When you have had enough, sit down and scroll through the photographs you have taken. You will probably need to delete most of them. Hopefully you will be left with at least two or three of which you are really proud. Maybe they could be printed and will become a wonderful memory of this strange time in lockdown?

is to make a paper sculpture of a fish. Think about these questions:

  • How can I make a 3D fish?
  • What different ways can I bend, twist, fold paper to make it stand up and out?


Here are some techniques you could try:



You can use plain paper, coloured paper, shiny paper, old newspaper, any kind of paper.


Once you've made one fish you could try and make a whole underwater scene with waves, seaweed, coral, seahorses, crabs or dolphins...the possibilities are endless. Get the whole family involved!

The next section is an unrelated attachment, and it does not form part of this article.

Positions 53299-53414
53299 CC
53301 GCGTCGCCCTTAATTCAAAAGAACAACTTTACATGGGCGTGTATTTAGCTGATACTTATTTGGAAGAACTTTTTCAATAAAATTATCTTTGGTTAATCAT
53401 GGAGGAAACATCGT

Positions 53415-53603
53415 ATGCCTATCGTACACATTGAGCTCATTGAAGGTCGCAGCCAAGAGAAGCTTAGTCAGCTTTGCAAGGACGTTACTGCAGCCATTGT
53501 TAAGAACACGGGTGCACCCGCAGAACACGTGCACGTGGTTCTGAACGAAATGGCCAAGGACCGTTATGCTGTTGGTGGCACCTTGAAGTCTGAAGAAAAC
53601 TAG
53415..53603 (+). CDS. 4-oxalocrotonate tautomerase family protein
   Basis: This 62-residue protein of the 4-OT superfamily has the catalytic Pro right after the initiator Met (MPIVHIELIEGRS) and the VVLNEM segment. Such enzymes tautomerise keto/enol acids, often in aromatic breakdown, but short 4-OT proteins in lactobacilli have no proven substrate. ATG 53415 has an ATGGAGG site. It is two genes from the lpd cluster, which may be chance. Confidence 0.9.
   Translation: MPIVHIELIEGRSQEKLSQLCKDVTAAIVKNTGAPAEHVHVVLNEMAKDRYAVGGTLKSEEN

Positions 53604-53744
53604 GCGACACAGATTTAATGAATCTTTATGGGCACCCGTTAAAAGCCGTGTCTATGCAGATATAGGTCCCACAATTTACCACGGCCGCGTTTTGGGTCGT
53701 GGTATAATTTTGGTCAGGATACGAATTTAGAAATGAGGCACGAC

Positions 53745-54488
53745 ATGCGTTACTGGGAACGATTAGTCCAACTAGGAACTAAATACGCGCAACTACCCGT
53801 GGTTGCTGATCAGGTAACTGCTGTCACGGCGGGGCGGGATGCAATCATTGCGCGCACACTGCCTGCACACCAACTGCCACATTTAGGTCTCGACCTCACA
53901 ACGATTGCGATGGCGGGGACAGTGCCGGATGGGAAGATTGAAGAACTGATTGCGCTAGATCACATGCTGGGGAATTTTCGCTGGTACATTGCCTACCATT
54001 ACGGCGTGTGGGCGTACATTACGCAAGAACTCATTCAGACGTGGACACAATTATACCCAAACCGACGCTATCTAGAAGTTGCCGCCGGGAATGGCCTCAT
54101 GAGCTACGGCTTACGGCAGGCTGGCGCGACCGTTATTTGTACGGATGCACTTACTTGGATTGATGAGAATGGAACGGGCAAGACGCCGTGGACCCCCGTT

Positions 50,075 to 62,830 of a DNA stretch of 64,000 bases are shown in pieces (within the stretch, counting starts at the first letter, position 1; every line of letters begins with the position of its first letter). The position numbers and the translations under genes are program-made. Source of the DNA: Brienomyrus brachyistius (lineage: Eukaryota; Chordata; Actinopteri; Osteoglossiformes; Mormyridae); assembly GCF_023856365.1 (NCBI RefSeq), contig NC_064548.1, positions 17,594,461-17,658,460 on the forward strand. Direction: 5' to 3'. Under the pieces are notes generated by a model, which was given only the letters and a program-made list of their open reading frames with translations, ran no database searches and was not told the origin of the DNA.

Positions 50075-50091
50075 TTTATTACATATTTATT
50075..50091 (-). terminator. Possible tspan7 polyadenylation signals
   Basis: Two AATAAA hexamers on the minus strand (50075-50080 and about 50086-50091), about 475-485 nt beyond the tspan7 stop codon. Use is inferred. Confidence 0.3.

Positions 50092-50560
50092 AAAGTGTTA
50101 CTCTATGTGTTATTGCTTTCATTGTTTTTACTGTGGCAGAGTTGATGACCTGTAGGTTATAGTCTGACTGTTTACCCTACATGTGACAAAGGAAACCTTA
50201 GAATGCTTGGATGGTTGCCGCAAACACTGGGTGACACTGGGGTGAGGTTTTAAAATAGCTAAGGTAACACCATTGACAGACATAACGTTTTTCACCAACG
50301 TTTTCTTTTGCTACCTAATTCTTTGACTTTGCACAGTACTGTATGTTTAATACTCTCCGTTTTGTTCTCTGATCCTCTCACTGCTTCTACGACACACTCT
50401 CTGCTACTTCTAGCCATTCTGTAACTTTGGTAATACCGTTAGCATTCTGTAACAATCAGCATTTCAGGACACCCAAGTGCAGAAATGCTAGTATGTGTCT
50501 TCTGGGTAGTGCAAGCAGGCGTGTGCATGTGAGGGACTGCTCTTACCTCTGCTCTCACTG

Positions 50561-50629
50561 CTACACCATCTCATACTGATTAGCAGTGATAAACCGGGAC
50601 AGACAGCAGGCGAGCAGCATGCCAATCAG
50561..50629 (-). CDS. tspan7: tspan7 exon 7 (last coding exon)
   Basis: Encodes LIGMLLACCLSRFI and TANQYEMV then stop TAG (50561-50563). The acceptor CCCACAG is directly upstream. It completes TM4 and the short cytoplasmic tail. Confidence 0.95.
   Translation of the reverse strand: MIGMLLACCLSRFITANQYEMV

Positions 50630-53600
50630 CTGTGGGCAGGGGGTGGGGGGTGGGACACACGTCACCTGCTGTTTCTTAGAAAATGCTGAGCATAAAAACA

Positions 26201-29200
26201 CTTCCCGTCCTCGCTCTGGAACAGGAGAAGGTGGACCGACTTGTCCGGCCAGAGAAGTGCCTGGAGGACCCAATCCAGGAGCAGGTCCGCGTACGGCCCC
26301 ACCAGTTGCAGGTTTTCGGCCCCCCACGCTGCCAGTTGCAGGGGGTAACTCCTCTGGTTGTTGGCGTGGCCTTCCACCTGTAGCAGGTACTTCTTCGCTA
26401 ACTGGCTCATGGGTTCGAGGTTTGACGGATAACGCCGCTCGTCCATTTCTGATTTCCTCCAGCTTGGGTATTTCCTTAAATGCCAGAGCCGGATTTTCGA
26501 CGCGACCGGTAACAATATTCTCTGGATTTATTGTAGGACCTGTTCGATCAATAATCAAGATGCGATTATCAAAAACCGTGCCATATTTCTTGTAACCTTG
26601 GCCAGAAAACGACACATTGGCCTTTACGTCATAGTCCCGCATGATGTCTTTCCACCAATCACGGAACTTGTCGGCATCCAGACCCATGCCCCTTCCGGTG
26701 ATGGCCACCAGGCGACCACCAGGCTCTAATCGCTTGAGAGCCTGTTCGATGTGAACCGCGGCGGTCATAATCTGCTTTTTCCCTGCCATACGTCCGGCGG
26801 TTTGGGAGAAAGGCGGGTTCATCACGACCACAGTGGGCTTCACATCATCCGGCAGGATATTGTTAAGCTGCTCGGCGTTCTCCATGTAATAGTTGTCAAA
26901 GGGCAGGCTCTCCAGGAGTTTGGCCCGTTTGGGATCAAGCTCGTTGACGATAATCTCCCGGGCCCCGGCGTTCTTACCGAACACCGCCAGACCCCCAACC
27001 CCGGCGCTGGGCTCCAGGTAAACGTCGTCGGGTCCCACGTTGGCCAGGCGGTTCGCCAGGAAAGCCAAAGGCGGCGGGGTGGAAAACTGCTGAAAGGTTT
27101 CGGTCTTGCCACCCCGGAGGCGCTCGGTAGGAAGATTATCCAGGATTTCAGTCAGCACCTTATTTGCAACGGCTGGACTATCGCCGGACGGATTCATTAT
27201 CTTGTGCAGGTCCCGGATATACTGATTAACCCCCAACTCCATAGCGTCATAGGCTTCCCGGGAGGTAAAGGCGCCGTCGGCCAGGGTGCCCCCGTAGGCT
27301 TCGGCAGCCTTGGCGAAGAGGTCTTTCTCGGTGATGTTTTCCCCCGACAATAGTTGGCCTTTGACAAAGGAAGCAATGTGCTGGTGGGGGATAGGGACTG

Paper sculpture techniques to try

Still image for this video

If you fancy another form of paper sculpture you could try your hand at the Japanese art of paper folding known as ORIGAMI.

Click to download this fabulous colouring in sheet.


Chalk rainbows on the Buckland house!

The Bucklands spent some time in the sunshine decorating the front of our house - we used chalks so it will wash off eventually, but in the meantime it has been making our neighbours smile.smiley 

Draw along with Rob Biddulph

Rob has decided to post some draw-along videos that you can watch together and, hopefully, make some nice pictures. 



We enjoyed following Neil Buchanan's Art Attack programme when we were learning about instructions in our English lesson. You can find old episodes of this programme from CITV on YouTube.


Alternatively, BBC has a newer series called Art Ninja which has loads of great ideas to try at home.